The time is July, 1953, and the place the western front of the Korean War. Yes, the war is still going on...for some reason. As the opening subtitles note, the Korean War could have ended a few months after it started back in 1950. Not that it's the place of soldiers to question such matters. North Korean soldier Yeong-gwang (played by Yeo Jin-goo) is a teenager with little comprehension of what North Korea even is. Then one random errand leaves Yeong-gwang in a fumbling scramble to do right by the country he barely understands.
I should note that South Korea, represented chiefly by older soldier Nam-bok (played by Sol Kyung-gu) fares no better on the propaganda end, and for good reason. In 1953 notions of "North" and "South" Korea were still generally nonsensical. Yeong-gwang and Nam-bok both run across civilian Koreans who rather transparently give answers obviously intended to avoid getting themselves shot. Because that's what most people do in an actual war. They try to avoid getting shot. It's funny.
No, I mean that. Perhaps it's just because I've spent my life inundated by American fetishization of soldiers as being implacable incorruptible heroes, but the way "The Long Way Home" instead represents its soldiers as being kind of dopey was just really, really appropriate. Yeong-gwang doesn't stop being a stupid teenager just because some guy somewhere handed him a gun. What's more, his adventures across the western front aren't any less absurd just because he has a very important mission that predictably turns out to not be all that important at all.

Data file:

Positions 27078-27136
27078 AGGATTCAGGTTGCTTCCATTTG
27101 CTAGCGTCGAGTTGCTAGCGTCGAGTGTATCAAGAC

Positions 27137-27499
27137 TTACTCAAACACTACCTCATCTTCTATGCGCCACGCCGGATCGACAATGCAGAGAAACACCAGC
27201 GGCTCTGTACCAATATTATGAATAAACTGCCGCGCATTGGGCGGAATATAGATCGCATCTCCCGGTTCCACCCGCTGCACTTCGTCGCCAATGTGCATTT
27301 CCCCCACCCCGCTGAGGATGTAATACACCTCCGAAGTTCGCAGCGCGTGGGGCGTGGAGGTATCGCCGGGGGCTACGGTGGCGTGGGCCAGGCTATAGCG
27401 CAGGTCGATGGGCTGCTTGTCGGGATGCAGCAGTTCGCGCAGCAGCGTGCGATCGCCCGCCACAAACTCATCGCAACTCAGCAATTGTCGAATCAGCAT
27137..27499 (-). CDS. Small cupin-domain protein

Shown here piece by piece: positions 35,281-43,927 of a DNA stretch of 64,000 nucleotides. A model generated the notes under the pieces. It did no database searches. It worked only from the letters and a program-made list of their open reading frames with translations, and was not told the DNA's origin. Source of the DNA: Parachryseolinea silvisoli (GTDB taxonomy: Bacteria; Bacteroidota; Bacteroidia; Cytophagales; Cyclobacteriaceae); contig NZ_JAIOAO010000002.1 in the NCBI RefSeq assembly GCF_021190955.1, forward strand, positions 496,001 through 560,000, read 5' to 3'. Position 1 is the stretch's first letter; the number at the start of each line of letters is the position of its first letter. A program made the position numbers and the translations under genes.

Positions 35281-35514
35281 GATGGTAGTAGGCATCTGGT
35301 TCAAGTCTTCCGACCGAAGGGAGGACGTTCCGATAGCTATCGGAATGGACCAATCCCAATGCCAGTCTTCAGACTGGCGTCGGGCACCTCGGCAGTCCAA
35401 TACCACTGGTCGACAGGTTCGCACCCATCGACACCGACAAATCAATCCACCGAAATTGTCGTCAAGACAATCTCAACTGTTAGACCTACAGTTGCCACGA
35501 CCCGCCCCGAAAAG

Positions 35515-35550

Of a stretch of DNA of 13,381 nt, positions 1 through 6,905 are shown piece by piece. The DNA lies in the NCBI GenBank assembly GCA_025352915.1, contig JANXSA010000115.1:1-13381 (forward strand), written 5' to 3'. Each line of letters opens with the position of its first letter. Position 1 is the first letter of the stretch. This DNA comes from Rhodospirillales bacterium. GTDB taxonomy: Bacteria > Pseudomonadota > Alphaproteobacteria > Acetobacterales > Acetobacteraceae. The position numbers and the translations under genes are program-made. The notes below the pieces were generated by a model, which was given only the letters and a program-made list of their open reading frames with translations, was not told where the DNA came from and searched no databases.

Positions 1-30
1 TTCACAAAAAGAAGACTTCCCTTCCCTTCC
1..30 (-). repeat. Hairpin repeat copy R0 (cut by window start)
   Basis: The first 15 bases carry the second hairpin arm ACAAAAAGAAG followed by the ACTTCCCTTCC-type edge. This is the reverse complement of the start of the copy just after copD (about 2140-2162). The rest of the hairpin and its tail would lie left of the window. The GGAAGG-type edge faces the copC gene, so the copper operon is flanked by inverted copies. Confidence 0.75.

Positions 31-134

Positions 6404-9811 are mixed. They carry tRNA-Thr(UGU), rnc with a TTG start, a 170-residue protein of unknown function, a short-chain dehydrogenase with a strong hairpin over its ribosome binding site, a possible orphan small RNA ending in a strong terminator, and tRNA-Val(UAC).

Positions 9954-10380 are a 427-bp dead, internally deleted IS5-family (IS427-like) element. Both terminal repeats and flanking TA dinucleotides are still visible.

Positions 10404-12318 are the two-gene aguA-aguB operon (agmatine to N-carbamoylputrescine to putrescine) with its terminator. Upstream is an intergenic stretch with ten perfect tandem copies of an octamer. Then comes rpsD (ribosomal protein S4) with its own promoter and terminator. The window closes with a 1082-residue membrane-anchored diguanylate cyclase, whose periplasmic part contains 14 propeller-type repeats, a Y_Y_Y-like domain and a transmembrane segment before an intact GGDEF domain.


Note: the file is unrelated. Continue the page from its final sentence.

This sense of irony is what pervades the humor of "The Long Way Home", because that's what Yeong-gwang and Nam-bok really want to do. They just want to go home. Not to North Korea or South Korea, but to their families. What's more, they realize the longer the film goes on that war really is futile. They have no idea what they're doing and are just making it up as they go along. And for what? Revenge? Comedy is more like it.
It's the visuals which really sell the jokes in "The Long Way Home", though, as we're constantly treated to this majestic empty landscape- which just serves to emphasize how futile the whole endeavor is. One excellent two-dimensional shot that keeps popping up just involves various misadventures regarding people going one direction or another with some sort of vehicle or another, and every single time there's a completely different punchline. As it turns out, being an Army of One mostly just guarantees that you get things wrong half the time on purpose and right half the time by accident.
The main criticism that can be lobbed against "The Long Way Home" is that it's a tad predictable- but really, I'm completely cool with more movies having the message that war is bad, since apparently the most powerful country in the world still thinks it can solve problems by just dropping bombs everywhere. Besides, the emotional punch by the end is a harsh one. Yeo Jin-goo and Sol Kyung-gu really sell their performances as normal guys making the best they can of a bad situation. They don't have any idea what they're doing. But then, does anyone in wartime?
Review by William Schwartz
Staff writer. Has been writing articles for HanCinema since 2012, having lived in South Korea since 2011. Started out in Gyeongju, then to Daegu, then to Ansan, then to Yeongju, then to Seoul, lived on the road for HanCinema's travel diaries series in the summer of 2016, and is currently settled in Anyang. Has good tips for utilizing South Korea's public bus system. William Schwartz can be contacted via firstname.lastname@example.org.
"[HanCinema's Film Review] "The Long Way Home""
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